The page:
We're well into the tulip season here, and the big tulip pots haven't worked out quite as well as I'd hoped. They haven't gone disastrously wrong, in that all the bulbs have come up and and look healthy enough, positively blooming, one might say, but the timings haven't worked exactly.
I have fourteen tulip pots. A few years back Whichford Pottery used to offer a ten per cent discount off anything in the range ordered early in the year. Presumably trade was slack then, Christmas being over and the weather not conducive to people thinking about their gardens. Over a period of about three years I built up a set of matching pots, not too tall and fairly plain, slightly flared and decorated with a basket weave lattice. They seem to have discontinued the exact model, but since they have also hiked their prices and changed the New Year offer to a discount on selected items only I probably wouldn't be buying more anyway.
In previous years I have done a jumble of varieties, only one per pot but every pot different, in a hot palette of reds, oranges, purple and the odd shot of bright yellow. This year I decided on a different colour scheme, pink and yellow, and limited myself to only three varieties, a pink Darwin, a pale yellow Darwin, and a lily flowered tulip that combined pink and yellow, fifty each of the Darwins and eighty of the lily flowered, giving me four pots each of the single coloured varieties and six of the bicolour.
Darwin tulips are big, solid looking, and have flowers of the typical tulip shape. They are said to last in the ground from year to year better than many large flowered tulips. The flowers of the lily flowered varieties have pointed petals, and are slightly nipped in to a waist in the middle. The effect is very graceful, and I thought it would contrast well with the sturdy Darwins.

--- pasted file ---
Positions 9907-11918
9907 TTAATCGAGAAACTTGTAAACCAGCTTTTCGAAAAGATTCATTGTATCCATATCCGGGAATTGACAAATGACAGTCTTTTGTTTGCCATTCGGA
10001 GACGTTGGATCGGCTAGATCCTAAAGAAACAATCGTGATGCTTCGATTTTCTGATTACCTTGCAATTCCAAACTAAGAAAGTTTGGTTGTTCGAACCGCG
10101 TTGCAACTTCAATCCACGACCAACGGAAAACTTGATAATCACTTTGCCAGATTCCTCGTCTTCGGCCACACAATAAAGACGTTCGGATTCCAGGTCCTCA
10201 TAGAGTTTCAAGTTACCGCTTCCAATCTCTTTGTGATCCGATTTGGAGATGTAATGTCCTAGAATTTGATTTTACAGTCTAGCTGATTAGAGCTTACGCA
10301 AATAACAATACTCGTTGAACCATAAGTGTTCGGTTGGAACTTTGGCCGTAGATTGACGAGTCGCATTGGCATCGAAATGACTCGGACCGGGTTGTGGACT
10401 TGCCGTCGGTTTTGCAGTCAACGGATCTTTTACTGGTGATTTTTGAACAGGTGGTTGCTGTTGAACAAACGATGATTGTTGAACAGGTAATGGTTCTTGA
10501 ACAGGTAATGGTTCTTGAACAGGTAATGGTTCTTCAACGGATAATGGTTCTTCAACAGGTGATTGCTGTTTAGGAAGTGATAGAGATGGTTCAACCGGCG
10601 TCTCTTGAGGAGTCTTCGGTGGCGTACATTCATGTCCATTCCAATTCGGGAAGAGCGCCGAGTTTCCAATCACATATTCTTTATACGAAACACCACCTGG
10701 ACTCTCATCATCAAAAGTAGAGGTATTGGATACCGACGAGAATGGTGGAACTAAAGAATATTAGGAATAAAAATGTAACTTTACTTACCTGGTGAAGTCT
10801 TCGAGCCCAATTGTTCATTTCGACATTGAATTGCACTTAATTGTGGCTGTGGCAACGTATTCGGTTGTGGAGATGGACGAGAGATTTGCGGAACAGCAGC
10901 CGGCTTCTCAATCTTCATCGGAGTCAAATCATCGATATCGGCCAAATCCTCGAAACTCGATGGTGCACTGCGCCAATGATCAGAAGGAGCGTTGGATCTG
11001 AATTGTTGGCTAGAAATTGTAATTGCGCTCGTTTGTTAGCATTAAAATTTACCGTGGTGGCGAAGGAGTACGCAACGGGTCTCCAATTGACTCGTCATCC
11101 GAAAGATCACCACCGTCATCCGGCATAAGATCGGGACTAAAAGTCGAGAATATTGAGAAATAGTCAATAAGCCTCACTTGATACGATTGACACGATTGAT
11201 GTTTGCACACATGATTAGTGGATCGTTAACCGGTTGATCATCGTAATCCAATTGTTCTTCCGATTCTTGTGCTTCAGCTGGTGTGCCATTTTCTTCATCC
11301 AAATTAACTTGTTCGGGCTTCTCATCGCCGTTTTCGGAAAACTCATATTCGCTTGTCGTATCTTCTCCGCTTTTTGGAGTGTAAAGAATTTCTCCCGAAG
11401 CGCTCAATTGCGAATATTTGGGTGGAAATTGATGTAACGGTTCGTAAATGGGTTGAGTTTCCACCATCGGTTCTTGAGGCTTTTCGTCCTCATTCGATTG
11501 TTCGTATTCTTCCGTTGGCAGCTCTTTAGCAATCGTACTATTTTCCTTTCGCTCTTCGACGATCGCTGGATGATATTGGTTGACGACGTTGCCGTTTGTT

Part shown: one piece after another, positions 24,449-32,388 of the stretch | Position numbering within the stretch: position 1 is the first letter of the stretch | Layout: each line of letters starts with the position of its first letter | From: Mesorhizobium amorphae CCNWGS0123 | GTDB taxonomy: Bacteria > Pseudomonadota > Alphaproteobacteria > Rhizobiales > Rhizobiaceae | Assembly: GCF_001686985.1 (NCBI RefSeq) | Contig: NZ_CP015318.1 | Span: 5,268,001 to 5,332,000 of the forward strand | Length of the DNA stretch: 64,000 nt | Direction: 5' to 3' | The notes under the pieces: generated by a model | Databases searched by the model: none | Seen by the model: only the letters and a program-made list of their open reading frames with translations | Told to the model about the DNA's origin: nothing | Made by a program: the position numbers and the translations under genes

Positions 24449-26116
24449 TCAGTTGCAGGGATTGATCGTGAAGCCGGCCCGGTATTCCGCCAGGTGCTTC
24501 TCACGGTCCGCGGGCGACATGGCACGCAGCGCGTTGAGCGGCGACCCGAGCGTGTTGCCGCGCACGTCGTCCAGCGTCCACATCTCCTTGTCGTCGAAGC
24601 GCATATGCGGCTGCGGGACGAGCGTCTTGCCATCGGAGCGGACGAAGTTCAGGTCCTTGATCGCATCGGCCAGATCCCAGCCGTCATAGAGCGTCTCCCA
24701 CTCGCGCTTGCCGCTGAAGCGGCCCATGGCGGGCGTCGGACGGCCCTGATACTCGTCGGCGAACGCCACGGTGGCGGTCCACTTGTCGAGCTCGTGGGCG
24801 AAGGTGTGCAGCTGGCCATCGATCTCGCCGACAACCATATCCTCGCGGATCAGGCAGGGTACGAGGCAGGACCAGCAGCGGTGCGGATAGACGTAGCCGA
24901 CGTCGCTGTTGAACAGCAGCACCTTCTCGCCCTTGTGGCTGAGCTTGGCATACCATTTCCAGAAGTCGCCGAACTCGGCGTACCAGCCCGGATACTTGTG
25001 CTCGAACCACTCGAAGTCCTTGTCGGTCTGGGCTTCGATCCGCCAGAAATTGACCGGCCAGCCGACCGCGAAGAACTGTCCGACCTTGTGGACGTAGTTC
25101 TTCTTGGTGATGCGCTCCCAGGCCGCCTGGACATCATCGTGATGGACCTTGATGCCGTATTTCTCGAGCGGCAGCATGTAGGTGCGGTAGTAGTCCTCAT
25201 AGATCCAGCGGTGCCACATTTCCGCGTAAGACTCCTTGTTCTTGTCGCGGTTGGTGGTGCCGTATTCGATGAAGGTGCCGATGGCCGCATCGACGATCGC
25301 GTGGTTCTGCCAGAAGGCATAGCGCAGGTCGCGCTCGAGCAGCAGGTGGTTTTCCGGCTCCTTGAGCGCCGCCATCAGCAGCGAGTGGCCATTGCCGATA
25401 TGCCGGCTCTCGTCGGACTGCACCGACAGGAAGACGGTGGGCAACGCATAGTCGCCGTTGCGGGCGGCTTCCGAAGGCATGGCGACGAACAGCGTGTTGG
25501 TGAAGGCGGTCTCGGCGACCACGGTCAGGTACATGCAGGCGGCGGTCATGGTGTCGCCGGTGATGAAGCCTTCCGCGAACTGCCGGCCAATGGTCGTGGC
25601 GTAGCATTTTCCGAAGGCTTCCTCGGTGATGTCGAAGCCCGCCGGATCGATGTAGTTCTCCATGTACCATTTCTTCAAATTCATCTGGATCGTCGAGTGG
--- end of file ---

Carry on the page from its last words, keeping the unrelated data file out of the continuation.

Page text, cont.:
Except that they have not all come out at the same time. First to open was 'Pink Impression', which is probably half way through its flowering period by now. The yellow 'Ivory Floradale' was a few days behind, and the pink and yellow 'Elegant Lady' is still in bud with no colour showing, and I don't think will be out before the other two have gone over. It means I'll have some tulip pots on display for longer, but the aim was to have more of a concentrated burst, and get the contrasting flower shapes, while 'Elegant Lady' was supposed to tie the colours of the other two together. It hasn't worked out like that.
Individually the two Darwins are very nice. 'Pink Impression' is a strong middling pink, but has that Rothko-like tulip quality of not really being the same colour all over. I like it and wouldn't mind growing it again. 'Ivory Floradale' has come out more yellow and less ivory than I was expecting, but is an attractive pale yellow buttery colour, again with that shimmer of colour variation across the petals. Really I like tulips very much. If I were terribly rich I would have many more than fourteen pots of them. 'Elegant Lady' remains to be revealed, though I'm sure I've admired her at Chelsea over the years. She won't do as a companion for the Darwins, however.
'Pink Impression' and 'Ivory Floradale' both have absolutely huge, floppy leaves. Fergus Garrett warned of this in his lecture when talking about using tulips in mixed plantings, advising that we should avoid using those with big leaves because they were capable of shading out their perennial neighbours. When they trial new tulip varieties at Great Dixter before ordering them en masse one of the things they check for is the size of the leaves.
I suppose I could conduct miniature trials and do one pot each of varieties I'm thinking of using the next year, except that the excellent and good value Peter Nyssen sell their Darwins in a minimum of fifty bulbs. I could buy ready coordinated collections from somebody like Sarah Raven, but that would be much more expensive, and anyway it's more fun to come up with your own ideas. Though more so when they work.